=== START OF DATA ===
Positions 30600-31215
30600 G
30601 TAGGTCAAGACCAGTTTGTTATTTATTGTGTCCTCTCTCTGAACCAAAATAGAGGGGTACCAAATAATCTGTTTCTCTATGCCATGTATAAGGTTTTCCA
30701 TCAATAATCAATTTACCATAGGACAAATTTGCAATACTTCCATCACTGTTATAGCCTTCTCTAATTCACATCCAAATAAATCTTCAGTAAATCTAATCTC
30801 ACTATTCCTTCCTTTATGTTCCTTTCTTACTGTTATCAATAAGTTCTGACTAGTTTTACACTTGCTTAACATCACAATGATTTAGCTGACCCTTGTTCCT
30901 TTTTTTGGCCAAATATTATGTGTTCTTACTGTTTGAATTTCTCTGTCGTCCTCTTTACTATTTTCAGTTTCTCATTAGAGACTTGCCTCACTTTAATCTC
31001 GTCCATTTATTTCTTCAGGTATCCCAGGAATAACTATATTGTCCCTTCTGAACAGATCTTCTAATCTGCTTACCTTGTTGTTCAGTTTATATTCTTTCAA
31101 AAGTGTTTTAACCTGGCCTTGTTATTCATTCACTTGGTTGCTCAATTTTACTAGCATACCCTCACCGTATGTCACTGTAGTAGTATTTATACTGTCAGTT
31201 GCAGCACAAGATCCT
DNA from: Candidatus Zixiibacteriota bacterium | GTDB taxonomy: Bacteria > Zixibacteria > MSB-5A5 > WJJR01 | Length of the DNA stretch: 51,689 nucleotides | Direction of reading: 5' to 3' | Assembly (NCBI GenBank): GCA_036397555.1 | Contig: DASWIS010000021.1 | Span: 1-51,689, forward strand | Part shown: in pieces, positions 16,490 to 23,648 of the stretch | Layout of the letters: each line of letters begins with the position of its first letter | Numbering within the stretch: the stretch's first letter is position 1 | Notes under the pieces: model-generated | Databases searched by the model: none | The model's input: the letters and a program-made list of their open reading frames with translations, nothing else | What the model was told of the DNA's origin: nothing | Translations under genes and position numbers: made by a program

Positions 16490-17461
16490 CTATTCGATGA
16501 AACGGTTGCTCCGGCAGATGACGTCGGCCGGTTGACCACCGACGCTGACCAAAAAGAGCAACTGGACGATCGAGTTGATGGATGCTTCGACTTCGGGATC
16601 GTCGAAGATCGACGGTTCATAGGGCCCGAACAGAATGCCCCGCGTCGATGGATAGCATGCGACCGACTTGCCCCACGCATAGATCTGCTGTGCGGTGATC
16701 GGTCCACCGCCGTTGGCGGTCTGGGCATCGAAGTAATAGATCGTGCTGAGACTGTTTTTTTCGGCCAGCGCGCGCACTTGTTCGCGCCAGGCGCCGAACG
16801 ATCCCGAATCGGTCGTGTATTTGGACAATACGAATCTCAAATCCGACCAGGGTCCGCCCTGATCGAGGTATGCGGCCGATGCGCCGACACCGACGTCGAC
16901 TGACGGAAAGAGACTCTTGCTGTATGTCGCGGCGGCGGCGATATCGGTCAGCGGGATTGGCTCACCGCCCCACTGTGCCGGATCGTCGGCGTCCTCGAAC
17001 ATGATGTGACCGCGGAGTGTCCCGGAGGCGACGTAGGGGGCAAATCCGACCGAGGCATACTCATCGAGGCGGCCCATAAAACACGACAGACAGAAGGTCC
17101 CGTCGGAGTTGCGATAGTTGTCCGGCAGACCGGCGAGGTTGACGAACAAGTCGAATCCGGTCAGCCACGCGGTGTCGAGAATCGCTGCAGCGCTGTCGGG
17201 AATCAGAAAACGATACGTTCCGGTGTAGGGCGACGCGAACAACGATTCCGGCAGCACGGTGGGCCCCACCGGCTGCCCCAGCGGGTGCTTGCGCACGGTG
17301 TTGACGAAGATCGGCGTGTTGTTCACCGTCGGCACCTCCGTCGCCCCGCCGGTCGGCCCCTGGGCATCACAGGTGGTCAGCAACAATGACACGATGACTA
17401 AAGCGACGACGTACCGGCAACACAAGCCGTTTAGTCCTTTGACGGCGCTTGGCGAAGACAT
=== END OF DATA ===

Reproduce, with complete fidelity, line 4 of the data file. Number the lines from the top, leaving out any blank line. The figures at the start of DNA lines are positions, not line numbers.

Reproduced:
30701 TCAATAATCAATTTACCATAGGACAAATTTGCAATACTTCCATCACTGTTATAGCCTTCTCTAATTCACATCCAAATAAATCTTCAGTAAATCTAATCTC